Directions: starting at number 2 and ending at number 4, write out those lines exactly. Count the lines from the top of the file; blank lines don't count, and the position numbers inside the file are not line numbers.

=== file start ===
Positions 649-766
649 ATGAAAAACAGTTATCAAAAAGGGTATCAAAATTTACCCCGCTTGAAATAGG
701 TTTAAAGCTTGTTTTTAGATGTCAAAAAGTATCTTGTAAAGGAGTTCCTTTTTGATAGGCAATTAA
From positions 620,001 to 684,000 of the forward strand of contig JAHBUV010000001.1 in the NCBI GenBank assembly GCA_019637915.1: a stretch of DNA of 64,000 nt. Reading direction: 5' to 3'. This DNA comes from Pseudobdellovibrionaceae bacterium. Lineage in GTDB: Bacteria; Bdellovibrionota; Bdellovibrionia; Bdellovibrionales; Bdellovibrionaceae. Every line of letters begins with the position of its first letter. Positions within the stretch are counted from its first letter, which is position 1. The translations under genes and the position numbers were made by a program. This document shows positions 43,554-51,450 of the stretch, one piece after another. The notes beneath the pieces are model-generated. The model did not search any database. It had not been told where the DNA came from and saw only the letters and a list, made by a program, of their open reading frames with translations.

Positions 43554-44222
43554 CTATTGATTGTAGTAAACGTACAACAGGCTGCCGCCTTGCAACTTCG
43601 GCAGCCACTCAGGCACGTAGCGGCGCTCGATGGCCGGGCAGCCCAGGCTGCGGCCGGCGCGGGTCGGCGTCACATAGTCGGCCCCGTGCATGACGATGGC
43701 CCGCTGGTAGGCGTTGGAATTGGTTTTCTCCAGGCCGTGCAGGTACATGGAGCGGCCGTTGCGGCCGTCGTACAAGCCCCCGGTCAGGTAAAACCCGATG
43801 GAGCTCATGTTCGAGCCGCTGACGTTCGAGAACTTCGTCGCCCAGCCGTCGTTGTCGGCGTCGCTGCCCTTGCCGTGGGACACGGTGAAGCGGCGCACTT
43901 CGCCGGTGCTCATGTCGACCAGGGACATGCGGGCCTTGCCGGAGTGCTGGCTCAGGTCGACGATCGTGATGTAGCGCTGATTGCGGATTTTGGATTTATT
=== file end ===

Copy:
649 ATGAAAAACAGTTATCAAAAAGGGTATCAAAATTTACCCCGCTTGAAATAGG
701 TTTAAAGCTTGTTTTTAGATGTCAAAAAGTATCTTGTAAAGGAGTTCCTTTTTGATAGGCAATTAA
From positions 620,001 to 684,000 of the forward strand of contig JAHBUV010000001.1 in the NCBI GenBank assembly GCA_019637915.1: a stretch of DNA of 64,000 nt. Reading direction: 5' to 3'. This DNA comes from Pseudobdellovibrionaceae bacterium. Lineage in GTDB: Bacteria; Bdellovibrionota; Bdellovibrionia; Bdellovibrionales; Bdellovibrionaceae. Every line of letters begins with the position of its first letter. Positions within the stretch are counted from its first letter, which is position 1. The translations under genes and the position numbers were made by a program. This document shows positions 43,554-51,450 of the stretch, one piece after another. The notes beneath the pieces are model-generated. The model did not search any database. It had not been told where the DNA came from and saw only the letters and a list, made by a program, of their open reading frames with translations.